Article #2. Tafseer and Translations of the Qur’an

Scholars of the Qur’an agree that each word in the Qur’an is uniquely selected and cannot be replaced with similar words without losing some of the intended meaning. Many of the verses that carry scientific information used words that are infrequently used in the Quran. Therefore, one should be careful in interpreting such Qur’anic verses based only on one (tafseer) or translation, without understanding the actual Arabic text and having adequate understanding of the science stated in these verses. Many of the translations and interpretations (tafaseer) are done by Islamic scholars who are not technically scientists, with the intention to convey the general meaning to a general audience. Therefore, the technical meaning of some of the verses may not be readily obvious to somebody who is not skilled in the field. Those who translated the Qur’an to other languages worked very hard to produce accurate translations. The Arabic text of the Qur’an IS the Qur’an. Interpretation and explanations of the Qur’anic verses that carry scientific knowledge present a special challenge.  This is particularly true for the verses that address science, and what scientists are working on today. Therefore, the scientists of today can contribute significantly to the proper understanding of such verses, and the Qur’an can contribute to the scientists’ understanding of the universe. For example, consider verse number 33 in Chapter 21 (21:33).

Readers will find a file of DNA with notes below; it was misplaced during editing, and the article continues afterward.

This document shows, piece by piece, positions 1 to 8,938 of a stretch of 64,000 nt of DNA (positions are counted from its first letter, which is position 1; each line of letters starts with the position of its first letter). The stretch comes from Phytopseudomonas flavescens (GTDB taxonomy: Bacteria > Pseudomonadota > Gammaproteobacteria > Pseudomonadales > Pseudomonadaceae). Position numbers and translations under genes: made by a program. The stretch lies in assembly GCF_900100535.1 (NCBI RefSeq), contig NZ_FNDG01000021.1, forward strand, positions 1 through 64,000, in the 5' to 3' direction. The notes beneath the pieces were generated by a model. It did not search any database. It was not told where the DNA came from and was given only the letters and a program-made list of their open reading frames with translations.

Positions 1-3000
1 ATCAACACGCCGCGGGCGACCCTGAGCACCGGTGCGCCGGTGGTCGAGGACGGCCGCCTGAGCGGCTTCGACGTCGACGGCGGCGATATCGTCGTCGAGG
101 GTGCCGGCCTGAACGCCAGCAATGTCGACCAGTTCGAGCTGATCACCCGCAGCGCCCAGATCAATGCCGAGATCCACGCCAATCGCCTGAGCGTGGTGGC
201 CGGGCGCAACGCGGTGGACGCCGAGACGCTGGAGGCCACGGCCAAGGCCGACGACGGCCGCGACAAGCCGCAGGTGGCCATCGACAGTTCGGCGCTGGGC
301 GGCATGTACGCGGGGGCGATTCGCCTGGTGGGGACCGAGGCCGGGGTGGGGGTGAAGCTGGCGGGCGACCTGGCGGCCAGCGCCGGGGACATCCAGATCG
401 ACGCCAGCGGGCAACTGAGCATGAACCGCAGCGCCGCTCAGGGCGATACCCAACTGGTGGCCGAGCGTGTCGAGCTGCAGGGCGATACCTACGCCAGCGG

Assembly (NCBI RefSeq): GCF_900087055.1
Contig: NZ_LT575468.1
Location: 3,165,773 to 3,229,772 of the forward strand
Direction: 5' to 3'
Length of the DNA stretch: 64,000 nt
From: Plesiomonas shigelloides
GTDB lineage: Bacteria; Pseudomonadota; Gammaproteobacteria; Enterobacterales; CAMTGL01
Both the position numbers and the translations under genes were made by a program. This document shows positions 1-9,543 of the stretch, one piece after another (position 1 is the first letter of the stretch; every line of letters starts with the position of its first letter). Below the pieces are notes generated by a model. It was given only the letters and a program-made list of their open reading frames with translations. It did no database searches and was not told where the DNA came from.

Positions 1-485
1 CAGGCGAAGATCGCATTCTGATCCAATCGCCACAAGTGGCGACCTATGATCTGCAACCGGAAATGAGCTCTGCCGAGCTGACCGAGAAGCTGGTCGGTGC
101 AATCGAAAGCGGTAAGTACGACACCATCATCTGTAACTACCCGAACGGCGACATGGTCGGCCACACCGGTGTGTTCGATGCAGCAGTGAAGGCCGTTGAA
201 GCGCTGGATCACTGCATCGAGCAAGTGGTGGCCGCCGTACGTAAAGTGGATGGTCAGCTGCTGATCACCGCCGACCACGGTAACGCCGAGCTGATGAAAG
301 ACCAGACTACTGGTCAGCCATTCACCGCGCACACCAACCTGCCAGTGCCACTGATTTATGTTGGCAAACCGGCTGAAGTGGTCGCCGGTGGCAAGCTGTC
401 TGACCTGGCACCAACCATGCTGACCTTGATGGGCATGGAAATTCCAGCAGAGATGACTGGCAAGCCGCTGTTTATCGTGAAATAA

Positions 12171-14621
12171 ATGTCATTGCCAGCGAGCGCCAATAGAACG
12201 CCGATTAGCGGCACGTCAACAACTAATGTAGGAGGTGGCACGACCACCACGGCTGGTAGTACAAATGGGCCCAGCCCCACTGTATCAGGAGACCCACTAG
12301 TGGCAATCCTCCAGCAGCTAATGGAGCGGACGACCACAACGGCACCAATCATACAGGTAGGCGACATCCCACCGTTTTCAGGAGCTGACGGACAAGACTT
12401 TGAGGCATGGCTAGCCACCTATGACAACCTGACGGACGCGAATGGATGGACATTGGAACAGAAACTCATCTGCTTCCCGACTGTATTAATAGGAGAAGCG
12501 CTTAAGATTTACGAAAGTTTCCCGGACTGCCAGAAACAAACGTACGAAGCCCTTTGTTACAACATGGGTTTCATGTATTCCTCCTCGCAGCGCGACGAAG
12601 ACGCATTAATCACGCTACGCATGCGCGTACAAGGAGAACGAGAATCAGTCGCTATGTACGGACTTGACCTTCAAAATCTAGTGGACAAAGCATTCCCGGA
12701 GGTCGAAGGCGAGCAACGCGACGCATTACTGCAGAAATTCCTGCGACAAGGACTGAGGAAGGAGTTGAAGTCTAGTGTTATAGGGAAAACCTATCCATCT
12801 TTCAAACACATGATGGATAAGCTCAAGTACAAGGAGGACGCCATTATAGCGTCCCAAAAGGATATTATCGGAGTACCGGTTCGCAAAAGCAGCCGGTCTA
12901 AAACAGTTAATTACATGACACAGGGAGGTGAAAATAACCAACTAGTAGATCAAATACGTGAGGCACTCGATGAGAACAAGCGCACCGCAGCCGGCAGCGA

This Qur’anic verse states that the sun and the moon are (1) moving (swimming), and (2) each has its own path. The Qur’an is not intended to be a Physics book. It states the information in a brief and succinct manner to establish the “sign” for people to consider that the Qur’an is the word of ALLAH (subhanahu wata’ala). In this verse, the Qur’an used the Arabic words Falak and Yasbahoon in describing the movement and trajectory of the sun and the moon. The word Falak commonly means orbit and Yasbahoon means swimming. In other words, the Qur’an says that the sun and the moon each swims in its own orbit. Until recently, orbital motion was not known in relation to the movement of the sun, moon, planets and stars. Therefore, some differences in the translation of this verse exist. Consider the following two recent translations of this verse (21:33): ayah

  • The website Quran.com – Sahih International (http://quran.com/21 ) translated it as:  And it is HE who created the night and the day and the sun and the moon; all
    [heavenly bodies] in an orbit are swimming. (21:33).
  •  Zaki (Zaki, “Gracious Quran” by Dr. Ahmad Z. Hammad, volume I, 2006), translated it as: For HE is the one who created the night and the daylight and the sun and the moon each within a course is swimming on through the spheres as preordained (21:33).

The first translation used the word orbit while the second used the word sphere. Orbit describes a two-dimensional circular or semicircular (elliptical) field. The moon has an essentially circular orbit with an eccentric factor (deviation from circular) of only about 0.05. A sphere represents a three-dimensional field with a circular cross section. Astronomers talk about a “celestial sphere” which is an imaginary sphere with earth sitting at its center. The moon appears to move completely around the celestial sphere once in about 27.3 days. The translations give the general meaning. These two translations appear to complement each other. To a person skilled in the field of planetary motion he/she can appreciate the level of details in the succinct Quranic description.

By Bassam Jamil Jody, Ph.D